The physical infrastructure for the Critical Access Integrated Paramedics initiative already existed in Jackman prior to the program's creation: The town already had a clinic, and living quarters available at the former nursing home. But the leadership team believes aspects of the program could be adopted in rural areas that do not have the same infrastructure available – for instance, paramedics could provide urgent care services on a house-call basis.

Contact Information

Rick Petrie, Chief Operations Officer
North East Mobile Health Services
Jackman Community Health Center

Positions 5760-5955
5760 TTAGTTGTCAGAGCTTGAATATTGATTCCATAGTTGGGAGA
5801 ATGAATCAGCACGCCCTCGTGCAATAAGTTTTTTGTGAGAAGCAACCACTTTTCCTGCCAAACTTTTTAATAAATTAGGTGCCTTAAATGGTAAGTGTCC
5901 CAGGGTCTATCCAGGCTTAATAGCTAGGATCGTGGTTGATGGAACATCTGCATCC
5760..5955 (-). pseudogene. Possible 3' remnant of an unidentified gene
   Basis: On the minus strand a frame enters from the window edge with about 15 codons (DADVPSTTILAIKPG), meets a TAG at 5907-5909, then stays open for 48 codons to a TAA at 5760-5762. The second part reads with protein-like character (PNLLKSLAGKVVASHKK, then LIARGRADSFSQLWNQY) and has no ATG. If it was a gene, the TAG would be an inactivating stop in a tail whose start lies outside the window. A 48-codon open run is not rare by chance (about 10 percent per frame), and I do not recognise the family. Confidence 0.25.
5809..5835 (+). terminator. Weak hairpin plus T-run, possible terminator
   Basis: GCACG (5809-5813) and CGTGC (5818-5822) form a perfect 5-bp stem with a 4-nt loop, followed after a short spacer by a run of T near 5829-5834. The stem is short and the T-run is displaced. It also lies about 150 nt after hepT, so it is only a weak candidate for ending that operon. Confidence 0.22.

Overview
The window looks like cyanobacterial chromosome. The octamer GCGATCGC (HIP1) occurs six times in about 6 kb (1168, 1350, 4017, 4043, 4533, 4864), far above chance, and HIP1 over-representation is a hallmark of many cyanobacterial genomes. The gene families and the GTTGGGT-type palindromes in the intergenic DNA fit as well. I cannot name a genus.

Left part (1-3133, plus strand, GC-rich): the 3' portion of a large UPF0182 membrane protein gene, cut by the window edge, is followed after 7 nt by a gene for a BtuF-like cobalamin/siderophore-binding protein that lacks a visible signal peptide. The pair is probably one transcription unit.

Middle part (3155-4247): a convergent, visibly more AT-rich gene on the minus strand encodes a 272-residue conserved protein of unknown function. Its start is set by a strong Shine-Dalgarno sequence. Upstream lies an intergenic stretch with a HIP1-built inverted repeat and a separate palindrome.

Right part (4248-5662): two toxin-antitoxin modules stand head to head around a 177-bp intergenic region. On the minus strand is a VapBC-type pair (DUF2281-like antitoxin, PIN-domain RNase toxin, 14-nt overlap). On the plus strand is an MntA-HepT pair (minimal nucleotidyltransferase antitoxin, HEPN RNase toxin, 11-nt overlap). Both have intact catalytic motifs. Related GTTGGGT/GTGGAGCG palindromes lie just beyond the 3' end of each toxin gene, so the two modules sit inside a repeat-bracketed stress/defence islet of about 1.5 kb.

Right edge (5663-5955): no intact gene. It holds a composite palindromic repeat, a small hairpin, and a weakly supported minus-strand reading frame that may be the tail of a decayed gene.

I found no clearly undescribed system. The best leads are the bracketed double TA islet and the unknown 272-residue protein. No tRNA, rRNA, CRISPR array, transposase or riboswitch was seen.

Emergency department and urgent care services
Emergency medical technicians and paramedics
Federally Qualified Health Centers

States served

Date added
August 22, 2022

Suggested citation: Rural Health Information Hub, 2022. Maine Critical Access Integrated Paramedics [online]. Rural Health Information Hub. Available at: [Accessed 24 June 2024]

Please contact the models and innovations contact directly for the most complete and current information about this program. Summaries of models and innovations are provided by RHIhub for your convenience. The programs described are not endorsed by RHIhub or by the Federal Office of Rural Health Policy. Each rural community should consider whether a particular project or approach is a good match for their community’s needs and capacity. While it is sometimes possible to adapt program components to match your resources, keep in mind that changes to the program design may impact results.